The buriti oil supplied by Citróleo is 100% natural, since it keeps all the components of interest naturally present in the fruits. It does not go through any type of process after its production, however, due to all the careful process of handling and treatment with the seeds and fruits in the fields, this oil is stable and has low levels of acidity and peroxide.

Figure 3. Technical training about buriti production with producer communities.

Citróleo is concerned not only with the regular supply of this raw material, but also with the high quality standards required to maintain all the inherent characteristics of the product. Thus, the natural maturation time is respected, conserving all the natural chemical and nutritional composition of the fruits. Therefore, the company supplies to the market buriti oil with a supply chain that is clean and traceable, in order to provide efficient solutions with social and environmental responsibility for the beauty market.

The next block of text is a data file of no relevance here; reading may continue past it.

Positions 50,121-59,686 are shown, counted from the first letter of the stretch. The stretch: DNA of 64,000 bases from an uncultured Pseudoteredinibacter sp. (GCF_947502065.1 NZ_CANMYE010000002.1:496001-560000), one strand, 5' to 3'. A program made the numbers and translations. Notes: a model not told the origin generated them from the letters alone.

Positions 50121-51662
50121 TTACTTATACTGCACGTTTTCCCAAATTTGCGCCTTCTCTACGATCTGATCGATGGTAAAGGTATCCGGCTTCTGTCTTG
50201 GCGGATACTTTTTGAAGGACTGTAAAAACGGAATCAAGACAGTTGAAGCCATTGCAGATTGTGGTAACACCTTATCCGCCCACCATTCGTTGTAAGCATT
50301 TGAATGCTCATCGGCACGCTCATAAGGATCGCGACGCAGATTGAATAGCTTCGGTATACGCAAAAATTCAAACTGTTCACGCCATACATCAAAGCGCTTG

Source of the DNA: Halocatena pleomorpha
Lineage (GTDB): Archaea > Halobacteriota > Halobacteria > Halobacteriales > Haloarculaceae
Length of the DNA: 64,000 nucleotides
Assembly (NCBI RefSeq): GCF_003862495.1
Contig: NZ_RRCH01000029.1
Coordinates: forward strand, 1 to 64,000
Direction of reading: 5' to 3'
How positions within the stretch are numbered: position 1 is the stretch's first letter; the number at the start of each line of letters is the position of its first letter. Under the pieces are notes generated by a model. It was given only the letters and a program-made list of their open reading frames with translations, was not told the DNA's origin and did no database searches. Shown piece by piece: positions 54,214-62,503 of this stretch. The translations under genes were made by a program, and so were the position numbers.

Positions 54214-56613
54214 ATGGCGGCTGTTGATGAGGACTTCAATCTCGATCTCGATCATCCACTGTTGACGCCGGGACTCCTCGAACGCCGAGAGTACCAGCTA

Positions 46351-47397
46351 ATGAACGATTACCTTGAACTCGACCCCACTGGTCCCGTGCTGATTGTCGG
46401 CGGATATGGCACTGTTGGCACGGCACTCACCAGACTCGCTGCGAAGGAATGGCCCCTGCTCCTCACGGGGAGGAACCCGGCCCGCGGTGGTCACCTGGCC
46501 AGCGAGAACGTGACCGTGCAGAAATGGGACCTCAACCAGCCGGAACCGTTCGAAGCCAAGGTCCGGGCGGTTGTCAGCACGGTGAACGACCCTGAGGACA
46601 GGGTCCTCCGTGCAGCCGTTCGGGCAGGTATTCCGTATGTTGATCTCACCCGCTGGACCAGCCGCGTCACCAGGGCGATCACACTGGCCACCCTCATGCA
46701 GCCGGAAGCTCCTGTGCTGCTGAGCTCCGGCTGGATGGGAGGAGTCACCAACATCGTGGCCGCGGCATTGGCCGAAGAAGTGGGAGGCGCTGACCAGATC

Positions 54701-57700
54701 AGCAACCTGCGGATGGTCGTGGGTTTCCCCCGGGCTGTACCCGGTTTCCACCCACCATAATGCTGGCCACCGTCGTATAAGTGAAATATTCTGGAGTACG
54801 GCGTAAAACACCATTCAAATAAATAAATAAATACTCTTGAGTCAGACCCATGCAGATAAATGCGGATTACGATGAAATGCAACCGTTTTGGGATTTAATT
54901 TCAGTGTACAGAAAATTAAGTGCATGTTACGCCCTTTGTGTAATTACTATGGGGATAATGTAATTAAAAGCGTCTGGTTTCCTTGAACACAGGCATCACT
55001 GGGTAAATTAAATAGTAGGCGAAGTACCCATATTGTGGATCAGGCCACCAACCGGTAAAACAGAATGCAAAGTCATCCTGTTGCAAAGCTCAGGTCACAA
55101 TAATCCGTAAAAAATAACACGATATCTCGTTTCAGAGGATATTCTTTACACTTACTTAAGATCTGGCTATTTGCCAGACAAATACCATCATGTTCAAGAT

CYMERYS, M et al., Buriti in: Frutíferas e Plantas Úteis na Vida Amazônica. Disponível em: Acesso: Maio, 2019.

De ARAÚJO, V. F. et al., Plantas da Amazônia para Produção Cosmética, Universidade de Brasília ‐ UnB, 2007.

MORAIS, L. R. B.; GUTJAHR, E. Química de Oleaginosas Valorização da Biodiversidade Amazônica, Brasília, DF: GTZ, 2009. 83 p.